RACSignal *textSignal = [self.usernameTextField rac_textSignal];

[textSignal subscribeNext:^(id x) {

This is simple bit of ReactiveCocoa. What we have here is a username text field, so it’s a UITextField, and, with ReactiveCocoa, it exposes a thing called a “text signal”. We’re subscribing to the text signal, and whenever the signal emits a next event, it’s going to log. Don’t worry, that might sound like gibberish. I’m going to explain things as we go along. First, just look at what happens. As I’m typing into the text field, it’s logging the output. Not terribly exciting, but I’ll start to explain some of the terms. What you saw was a subscription to a “signal”. Signals are emitters of events, and they can have multiple observers. There are some very simple rules that govern these events. There are three event types: next, error and completed. The simple rule is that a signal can emit none, one or more next events optionally followed by or terminated by an error, or completed. You can see a couple of simple examples there. The first one just completes immediately, the next one emits a couple of next events and errors, and the final one just emits a never ending stream of next events.

Signal All Things! (6:29)

You might start to see similarities here between some of the previous talks. I forget the terminology — whether he was using Promises or Futures — but the concept of Promises or Futures is something that will either return a success or a failure. There are some real similarities here. But the great thing is, you can signal all things. Anything asynchronous, or anything event based, can be modeled as a signal.

Let’s take a few examples. Say you have a network request, how is that going to look in the signal world? A network request where you request some data from a URL — it could be the BananaKit GitHub repository — will be returned to you as a single next event, carrying the data, followed by completed for the success scenario. What about a large download where there’s lots and lots of data? That might be returned to you as multiple next events, each one bringing the next chunk of data, again, followed by a completion. Or, if you look at a completely different application, what about UIKit? How about a button? This could be considered an infinite stream of next events. Again, it’s the same concept, able to model a wide range of different things.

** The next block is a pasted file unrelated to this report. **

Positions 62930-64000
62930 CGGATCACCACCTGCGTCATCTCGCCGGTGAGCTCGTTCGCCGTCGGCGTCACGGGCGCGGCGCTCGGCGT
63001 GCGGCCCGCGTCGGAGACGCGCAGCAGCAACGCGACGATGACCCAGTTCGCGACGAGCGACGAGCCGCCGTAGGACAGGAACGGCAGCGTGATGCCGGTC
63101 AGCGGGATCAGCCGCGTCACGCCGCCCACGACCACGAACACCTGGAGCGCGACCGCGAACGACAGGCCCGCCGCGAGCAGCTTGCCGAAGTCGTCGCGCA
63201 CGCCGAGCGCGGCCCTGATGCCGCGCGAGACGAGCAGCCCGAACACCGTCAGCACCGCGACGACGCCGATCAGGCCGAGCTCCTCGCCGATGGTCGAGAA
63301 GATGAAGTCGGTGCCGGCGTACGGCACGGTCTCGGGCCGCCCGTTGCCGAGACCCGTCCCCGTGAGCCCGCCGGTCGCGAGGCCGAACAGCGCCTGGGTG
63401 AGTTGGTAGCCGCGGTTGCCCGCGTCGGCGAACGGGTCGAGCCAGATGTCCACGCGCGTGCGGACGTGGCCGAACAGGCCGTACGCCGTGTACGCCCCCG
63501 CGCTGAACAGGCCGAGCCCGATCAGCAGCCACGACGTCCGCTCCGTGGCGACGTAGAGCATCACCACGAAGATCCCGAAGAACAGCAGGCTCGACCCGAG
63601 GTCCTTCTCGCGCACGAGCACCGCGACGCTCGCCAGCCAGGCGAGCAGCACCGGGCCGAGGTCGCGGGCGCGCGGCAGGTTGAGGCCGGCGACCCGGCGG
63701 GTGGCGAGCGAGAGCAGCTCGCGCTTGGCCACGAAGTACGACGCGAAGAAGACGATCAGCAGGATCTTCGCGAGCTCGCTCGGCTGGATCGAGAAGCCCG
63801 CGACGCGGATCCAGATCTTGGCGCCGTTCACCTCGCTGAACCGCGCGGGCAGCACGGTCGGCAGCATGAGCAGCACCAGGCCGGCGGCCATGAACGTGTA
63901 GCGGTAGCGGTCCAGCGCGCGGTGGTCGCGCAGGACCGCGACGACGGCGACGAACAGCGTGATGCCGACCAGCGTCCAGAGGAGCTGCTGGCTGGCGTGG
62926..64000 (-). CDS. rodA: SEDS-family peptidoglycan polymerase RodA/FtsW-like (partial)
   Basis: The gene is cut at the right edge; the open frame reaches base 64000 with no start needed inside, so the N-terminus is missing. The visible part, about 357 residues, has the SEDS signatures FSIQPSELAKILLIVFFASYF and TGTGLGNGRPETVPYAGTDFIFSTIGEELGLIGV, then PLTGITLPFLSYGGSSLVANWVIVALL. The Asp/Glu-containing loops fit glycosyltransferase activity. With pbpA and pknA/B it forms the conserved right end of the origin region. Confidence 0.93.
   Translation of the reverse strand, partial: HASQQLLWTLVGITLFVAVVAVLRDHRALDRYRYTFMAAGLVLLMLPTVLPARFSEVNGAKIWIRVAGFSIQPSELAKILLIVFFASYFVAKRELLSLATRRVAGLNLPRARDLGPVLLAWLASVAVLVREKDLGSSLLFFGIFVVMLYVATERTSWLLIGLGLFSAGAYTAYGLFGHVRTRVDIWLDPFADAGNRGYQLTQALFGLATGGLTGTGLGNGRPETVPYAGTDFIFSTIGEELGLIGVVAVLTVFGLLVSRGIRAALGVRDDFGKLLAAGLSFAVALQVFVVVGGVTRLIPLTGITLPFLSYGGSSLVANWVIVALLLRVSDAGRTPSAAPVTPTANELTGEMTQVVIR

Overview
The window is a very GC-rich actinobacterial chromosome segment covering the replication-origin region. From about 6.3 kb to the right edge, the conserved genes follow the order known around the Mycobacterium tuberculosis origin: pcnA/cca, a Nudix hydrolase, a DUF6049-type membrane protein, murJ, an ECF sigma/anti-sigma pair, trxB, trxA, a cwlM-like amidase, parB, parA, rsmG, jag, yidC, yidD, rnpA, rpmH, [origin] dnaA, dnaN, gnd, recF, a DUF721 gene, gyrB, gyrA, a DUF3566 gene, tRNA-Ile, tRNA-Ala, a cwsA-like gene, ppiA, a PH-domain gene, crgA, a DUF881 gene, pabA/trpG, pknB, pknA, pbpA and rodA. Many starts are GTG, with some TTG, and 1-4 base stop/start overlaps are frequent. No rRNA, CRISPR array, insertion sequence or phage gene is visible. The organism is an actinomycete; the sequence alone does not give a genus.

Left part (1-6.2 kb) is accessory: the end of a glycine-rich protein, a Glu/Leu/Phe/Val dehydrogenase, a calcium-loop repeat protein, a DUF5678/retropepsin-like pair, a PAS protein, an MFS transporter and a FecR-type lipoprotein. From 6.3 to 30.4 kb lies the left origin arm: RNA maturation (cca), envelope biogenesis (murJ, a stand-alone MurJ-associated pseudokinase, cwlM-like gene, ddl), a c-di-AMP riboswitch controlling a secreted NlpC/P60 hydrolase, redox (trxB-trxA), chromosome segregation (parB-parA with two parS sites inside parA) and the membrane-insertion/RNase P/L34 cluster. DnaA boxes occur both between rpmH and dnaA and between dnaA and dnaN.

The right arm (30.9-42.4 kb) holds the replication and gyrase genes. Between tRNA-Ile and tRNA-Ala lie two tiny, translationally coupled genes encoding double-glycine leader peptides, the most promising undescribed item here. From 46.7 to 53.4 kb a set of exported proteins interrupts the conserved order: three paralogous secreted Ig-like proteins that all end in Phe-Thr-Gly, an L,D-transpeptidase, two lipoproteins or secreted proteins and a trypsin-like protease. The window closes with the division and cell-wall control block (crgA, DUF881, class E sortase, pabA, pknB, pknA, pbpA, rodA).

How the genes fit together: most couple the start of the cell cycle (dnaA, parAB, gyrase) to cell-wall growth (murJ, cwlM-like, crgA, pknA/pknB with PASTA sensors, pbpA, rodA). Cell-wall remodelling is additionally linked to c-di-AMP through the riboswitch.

A Higher Level Language (7:25)

Let’s get back to the code. I mentioned that once you’ve modelled everything using the same interface — the signal interface — you can define a slightly higher level language on top of it. You’re going to see some things here that are now incredibly familiar to you as Swift developers, but back in the old Objective-C kind of messy style.

RACSignal *textSignal = [self.usernameTextField rac_textSignal];

RACSignal *filteredText = [textSignal filter:^BOOL(NSString *text) {
	return text.length > 3;

[filteredText subscribeNext:^(id x) {

Here, what we’re doing is taking our text signal and filtering it. Here, we’re using the block-based syntax. We’re filtering it to return the Boolean — it’s a block — and whenever the length of the string is greater than four, it’s true, otherwise it’s false, and we’re subscribing to the result. I think you can all probably guess what that does. As you type in, it’s logging; but when the length of the string is less than four, the logging stops.

Events (8:11)

So far I’ve described signals. I haven’t really told you what events are and you might be thinking “What are they? And what do they look like?”. The interesting thing is they can be anything and that’s what makes it so powerful. The next event doesn’t have a specific shape. In this case it’s providing strings, but in other applications it could provide a dictionary which is a representation of JSON. It can be anything you like.

RACSignal *textSignal = [self.usernameTextField rac_textSignal];

RACSignal *textLength = [textSignal map:^id(NSString *text) {
	return @(text.length);

[textLength subscribeNext:^(id x) {
	NSLog(@"%@", x);

What ReactiveCocoa does is provide you with a framework for handling these streams of data. Let’s have a look at another example: map – another thing that you’re very familiar with. This time we’re taking the text signal, and through the map operation we’re converting it into the length of the string. You’ll see the output is quite different. As the text is being typed in, you’re seeing the length of the string being logged. Of course, you can combine these and keep going further and further, performing more operations on them, but the important thing to point out here is that, at each step, every time you perform an operation, you are getting back a signal. So, what you can do – in one of the previous talks a speaker showed exactly this application – you can remove the intermediate assignments and you can chain it all together. This is something that in other languages, and I guess to a certain extent in Objective-C and iOS, is termed a “fluent API”. A fluent API is anything where the operation returns the object itself. That’s what allows you to chain them, one upon the other. It’s tremendously popular in languages like JavaScript. If you’ve done any JavaScript you’ll no doubt have done JQuery, you might have done D3. It’s very popular in C# with things like Link. It’s not so popular in Objective-C.